7pm: Racing against time, the scouts arrive (by tractor) and leap enthusiastically into decorating the trailers that will carry party-goers from across the village.


10pm: Theres a curfew at the farm and all on-site teams are meant to be back for the gates to be locked. But there are some stragglers and farm manager Oli Brooke is woken several times with mobile phone calls. Apparently our visitors have enjoyed sampling local West Berks ale.


FRIDAY, APRIL 29
6.30am:
The skies look a little ominous, but its not raining! Nerves are beginning to jangle, but our amazing event logistics guru, Andrew Munro-Seer, a native of Bucklebury and a young veteran of events like Badminton and Goodwood, reassures us.


9am: A total of 2,500 invites have been snapped up. When a family who have travelled down from Manchester arrive at the gate (three hours early) we feel mean but redirect them up the hill to the two pubs, the Bladebone and Cottage Inn, where all the morning action is revving up.


9.30am: Our little committee starts to feel slightly grown up when health and safety advisor Ray Hipkin hands out radios and gives us our briefing. There is a fair bit of self-conscious fumbling and timid over and outs. Thankfully, there were no big emergencies and we can all laugh later at one of the biggest crises an urgent search for a bottle opener wafting over the airwaves.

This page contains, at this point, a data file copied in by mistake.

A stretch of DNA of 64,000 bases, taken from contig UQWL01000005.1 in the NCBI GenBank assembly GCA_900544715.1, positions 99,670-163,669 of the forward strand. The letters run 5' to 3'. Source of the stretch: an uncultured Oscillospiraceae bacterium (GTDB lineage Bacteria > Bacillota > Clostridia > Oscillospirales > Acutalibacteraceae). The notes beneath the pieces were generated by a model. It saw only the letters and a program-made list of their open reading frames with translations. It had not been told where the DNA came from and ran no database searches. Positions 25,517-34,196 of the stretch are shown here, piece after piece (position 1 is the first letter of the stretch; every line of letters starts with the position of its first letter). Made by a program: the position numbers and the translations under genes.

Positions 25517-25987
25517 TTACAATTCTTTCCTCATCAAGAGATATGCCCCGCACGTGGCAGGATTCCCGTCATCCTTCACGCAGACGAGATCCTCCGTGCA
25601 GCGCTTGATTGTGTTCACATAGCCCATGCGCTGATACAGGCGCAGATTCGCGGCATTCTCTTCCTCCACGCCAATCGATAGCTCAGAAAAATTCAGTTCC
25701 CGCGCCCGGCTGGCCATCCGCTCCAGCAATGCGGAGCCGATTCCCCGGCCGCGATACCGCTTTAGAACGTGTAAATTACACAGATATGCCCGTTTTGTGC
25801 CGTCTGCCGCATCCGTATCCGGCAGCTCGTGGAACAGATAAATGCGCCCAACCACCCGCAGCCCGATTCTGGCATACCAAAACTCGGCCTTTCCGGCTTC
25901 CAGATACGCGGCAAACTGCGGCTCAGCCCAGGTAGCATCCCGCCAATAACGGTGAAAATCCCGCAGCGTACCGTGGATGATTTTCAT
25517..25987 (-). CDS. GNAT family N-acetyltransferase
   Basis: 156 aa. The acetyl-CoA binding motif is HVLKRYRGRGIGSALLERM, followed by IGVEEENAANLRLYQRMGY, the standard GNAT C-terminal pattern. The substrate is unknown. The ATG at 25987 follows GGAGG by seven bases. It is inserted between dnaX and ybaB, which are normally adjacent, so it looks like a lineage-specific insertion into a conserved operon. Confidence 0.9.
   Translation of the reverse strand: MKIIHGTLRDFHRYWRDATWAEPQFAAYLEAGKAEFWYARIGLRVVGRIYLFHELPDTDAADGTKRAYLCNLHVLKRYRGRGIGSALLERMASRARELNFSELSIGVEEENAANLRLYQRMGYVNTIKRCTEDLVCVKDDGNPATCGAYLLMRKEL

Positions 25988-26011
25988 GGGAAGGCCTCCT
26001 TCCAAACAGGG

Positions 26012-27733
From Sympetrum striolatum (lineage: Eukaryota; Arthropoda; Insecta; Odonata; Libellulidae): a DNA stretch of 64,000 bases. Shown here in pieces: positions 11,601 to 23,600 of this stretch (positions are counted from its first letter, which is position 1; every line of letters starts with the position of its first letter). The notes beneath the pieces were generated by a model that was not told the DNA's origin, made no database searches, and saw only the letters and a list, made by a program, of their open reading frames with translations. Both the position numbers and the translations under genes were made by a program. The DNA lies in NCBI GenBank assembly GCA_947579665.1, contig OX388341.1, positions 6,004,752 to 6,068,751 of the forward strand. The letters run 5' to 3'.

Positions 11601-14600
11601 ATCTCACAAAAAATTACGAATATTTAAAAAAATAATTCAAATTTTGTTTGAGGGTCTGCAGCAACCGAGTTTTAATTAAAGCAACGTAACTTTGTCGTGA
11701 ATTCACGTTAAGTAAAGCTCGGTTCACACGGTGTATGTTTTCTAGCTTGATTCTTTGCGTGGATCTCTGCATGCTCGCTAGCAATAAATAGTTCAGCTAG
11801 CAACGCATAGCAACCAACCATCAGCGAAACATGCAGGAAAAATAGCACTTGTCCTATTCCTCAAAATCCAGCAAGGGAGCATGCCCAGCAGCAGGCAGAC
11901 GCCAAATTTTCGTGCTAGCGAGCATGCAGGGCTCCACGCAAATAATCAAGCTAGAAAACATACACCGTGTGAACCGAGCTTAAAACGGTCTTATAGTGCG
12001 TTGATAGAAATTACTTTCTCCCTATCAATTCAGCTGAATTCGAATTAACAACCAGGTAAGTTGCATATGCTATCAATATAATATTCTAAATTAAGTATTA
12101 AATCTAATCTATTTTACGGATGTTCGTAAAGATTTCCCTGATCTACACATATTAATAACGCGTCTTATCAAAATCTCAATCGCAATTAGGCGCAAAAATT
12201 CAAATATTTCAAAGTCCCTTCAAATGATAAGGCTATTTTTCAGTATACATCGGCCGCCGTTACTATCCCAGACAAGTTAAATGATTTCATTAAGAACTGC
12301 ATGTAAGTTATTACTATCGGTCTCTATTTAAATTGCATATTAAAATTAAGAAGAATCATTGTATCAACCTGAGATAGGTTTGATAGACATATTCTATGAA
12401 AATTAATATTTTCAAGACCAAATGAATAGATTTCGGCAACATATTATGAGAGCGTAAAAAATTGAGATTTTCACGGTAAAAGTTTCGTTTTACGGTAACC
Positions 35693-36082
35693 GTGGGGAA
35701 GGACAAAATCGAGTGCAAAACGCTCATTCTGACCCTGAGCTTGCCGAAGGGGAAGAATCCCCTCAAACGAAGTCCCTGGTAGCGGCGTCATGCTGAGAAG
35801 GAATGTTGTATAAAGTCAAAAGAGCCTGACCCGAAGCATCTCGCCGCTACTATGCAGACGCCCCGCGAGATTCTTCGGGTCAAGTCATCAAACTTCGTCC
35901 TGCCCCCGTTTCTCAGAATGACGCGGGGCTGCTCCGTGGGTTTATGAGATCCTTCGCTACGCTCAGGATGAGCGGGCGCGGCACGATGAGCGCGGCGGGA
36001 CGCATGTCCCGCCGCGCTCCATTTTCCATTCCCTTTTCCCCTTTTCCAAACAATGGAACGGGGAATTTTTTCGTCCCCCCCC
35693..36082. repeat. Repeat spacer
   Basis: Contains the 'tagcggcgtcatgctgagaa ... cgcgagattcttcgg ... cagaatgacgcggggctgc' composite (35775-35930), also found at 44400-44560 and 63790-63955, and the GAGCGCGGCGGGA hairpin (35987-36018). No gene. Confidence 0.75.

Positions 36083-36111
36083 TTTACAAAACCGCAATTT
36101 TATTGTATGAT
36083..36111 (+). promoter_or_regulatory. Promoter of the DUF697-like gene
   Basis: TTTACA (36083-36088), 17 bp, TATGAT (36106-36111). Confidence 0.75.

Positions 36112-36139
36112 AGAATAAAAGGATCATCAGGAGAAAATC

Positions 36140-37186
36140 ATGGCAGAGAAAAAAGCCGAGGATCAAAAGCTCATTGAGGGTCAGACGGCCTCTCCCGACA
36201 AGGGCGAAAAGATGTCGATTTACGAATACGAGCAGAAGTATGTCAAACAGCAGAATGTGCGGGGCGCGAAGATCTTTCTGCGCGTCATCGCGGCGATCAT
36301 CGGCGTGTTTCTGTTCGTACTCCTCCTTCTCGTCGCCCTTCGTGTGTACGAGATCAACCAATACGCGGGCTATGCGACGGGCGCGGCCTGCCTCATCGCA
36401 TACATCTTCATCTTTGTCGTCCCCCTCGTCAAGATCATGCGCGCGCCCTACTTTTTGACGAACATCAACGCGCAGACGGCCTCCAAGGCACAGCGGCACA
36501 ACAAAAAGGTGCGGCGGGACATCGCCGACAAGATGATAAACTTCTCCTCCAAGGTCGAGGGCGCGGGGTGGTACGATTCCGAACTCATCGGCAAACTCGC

10.30am: The big screen kindly provided by Sky is becoming the centre of attention. Its all happening just 50 miles away but seems slightly surreal. Suddenly people watching start seeing friends from the village in the Abbey and a connection is made this really is our day, too.


11am: We catch our first glimpse of Catherines dress there is a collective intake of breath and unanimous verdict that its perfect. There is also universal approval for the trees that line the aisle its almost like a country wedding in the city, someone says.


Noon: Our first guests arrive and we are not quite ready. Can we hold them back until the official opening at 12.30? There is plenty of chatter this day will be about old friends and neighbours getting together in common cause. At 1pmThe Difference, a five-piece band of local teenagers, get the party started at their biggest gig to date.